Baklava, baklava, baklava…sounds pretty huh? Pronunciation? Not too difficult. Recipe? A little time consuming but not hard. Skill level? Heck, this is the second time I’ve worked with it, so definitely easy enough for beginners! The *real* issue here is working in a primarily male environment where half of them don’t know what it is! 😜 I love these guys, I do, but someone has to educate them on the finer desserts in life. That’s why I’m teaching them all about deliciously sweet, crunchy, sticky things like Baklava! Ok…so maybe my response to “Whats…back-lava?” was “Just eat it!” instead of a lecture on its origins, but I’m still *exposing* them to some cultured goodies, right? Right! On to the good stuff…
I mean…c’mon…doesn’t that look amazing? That’s the kind of lick-your-fingers dessert that makes me all warm and fuzzy inside 😘. For those of you who may not have enjoyed this particular dessert, baklava is layers upon layers of phyllo dough and chopped nuts that is baked until golden and soaked in a honey syrup. Sounds drool-worthy, huh? Many people believe it is a Greek dessert, others say its Turkish, but one thing’s certain…it’s delicious! My personal theory is that the only thing better than an original dessert recipe is cramming it into another dessert hahaha 🙂 So, following that line of thought, instead of making a traditional baklava, I made a deconstructed baklava and stuffed the mixture into the center of my cupcakes.
For the cupcakes, I chose my crazy cake recipe. Its light, airy, easy to make, and can take additions of other flavors well. I substituted flour for the cocoa powder and used almond extract instead of vanilla for a more nutty flavor. Pistachios and walnuts are more traditional, but I saw this delicious bag of mixed nuts and couldn’t resist. I even added some to the cupcake batter!
After baking I cut holes in the center for the filling and soaked the surrounding cupcake in a little bit of honey syrup. For the filling, I cut the phyllo dough into squares (save a little for the garnish), baked them with the chopped mixed nuts, and then soaked them in the same honey syrup before cramming tablespoons of the mixture into the baked and cooled cupcakes.
The phyllo dough is made by Athens and is found in the freezer section of the grocery store. There were two rolls of dough in my box, and I only used one…now I have to find another fun use for the other roll. 🙂 You may see many different spellings for the dough – filo, fillo, and phyllo but they are all the same; there are even two different spellings on my own box:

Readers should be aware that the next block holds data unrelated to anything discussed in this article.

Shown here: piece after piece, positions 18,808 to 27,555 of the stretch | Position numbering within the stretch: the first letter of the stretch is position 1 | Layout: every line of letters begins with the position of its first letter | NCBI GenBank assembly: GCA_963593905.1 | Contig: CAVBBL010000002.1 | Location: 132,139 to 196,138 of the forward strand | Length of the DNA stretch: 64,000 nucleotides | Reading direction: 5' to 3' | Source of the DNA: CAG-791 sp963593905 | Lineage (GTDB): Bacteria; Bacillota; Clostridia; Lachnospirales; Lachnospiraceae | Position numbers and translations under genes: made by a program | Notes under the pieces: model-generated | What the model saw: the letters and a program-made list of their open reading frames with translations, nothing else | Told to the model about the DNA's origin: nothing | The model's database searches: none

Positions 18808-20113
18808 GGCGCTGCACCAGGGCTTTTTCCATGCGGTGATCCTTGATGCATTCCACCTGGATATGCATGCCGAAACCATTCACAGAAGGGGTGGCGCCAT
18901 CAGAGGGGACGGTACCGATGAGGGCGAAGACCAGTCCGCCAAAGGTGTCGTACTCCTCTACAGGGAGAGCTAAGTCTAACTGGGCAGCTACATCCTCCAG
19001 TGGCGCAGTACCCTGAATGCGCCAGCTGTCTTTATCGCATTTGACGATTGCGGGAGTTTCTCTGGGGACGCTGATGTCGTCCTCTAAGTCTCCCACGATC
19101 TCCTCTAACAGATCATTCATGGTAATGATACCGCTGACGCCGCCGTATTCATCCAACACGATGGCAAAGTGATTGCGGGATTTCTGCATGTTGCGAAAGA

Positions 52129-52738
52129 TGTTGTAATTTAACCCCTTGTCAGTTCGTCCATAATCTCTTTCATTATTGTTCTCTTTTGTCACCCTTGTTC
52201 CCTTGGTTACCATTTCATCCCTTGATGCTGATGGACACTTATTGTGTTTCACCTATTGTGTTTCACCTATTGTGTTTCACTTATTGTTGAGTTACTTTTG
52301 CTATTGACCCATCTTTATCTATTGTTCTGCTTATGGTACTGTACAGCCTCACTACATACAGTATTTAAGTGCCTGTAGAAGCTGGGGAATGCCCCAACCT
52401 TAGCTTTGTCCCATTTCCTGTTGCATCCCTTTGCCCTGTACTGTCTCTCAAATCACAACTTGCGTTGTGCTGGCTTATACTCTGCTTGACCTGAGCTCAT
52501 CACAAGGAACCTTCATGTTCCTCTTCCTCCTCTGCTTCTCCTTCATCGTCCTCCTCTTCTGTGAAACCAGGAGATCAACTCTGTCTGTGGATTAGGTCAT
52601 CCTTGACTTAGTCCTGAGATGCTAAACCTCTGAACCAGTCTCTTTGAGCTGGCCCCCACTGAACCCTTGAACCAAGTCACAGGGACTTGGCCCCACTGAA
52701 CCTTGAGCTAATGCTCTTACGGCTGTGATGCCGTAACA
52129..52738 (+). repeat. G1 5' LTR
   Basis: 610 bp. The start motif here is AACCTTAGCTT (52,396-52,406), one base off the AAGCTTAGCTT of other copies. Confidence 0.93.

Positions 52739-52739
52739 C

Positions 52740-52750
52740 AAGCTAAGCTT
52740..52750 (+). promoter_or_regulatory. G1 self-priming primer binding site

After the cupcakes were filled with the deconstructed baklava mix, I topped them with a little honey drizzled square of phyllo dough. Save some of those squares from earlier and bake them at 350 for about 7-10 minutes until they are nice and golden. Drizzle honey (not the honey syrup) on them while they are still warm and you will get a beautiful droplet look on top.
I soaked the cupcakes with a little more honey syrup and topped them with these cute little pastry squares and viola!
- 1 "roll" of phyllo dough, usually half of a package, roughly cut into 1 inch squares.
- 1 1/2 cups chopped nuts, your choice.
- 1 cup water
- 1 cup sugar
- 1 tablespoon vanilla extract
- 1/2 cup honey
- Preheat your oven to 350 degrees.
- Roughly chop your phyllo dough and nuts and toss together on a well greased cookie sheet. If using foil, spray or grease your foil as mixture gets very sticky when cooled.
- Bake your filling mixture for about 5-8 minutes and toss lightly with a spoon. Bake for another 5-8 minutes until mixture is golden brown and phyllo dough is crunchy.
- Bring you water and sugar to a boil and add vanilla and honey. Pour 1/2 to 2/3 of the mixture over the phyllo/nut mix and mix thoroughly.
- Drizzle the rest of your honey syrup over your cooled, cored cupcakes and fill them with the baklava filling.
- Optional garnish: Bake squares of phyllo dough spread evenly on a cookie sheet. Once golden, drizzle with honey (not honey syrup) for a beautiful water droplet effect.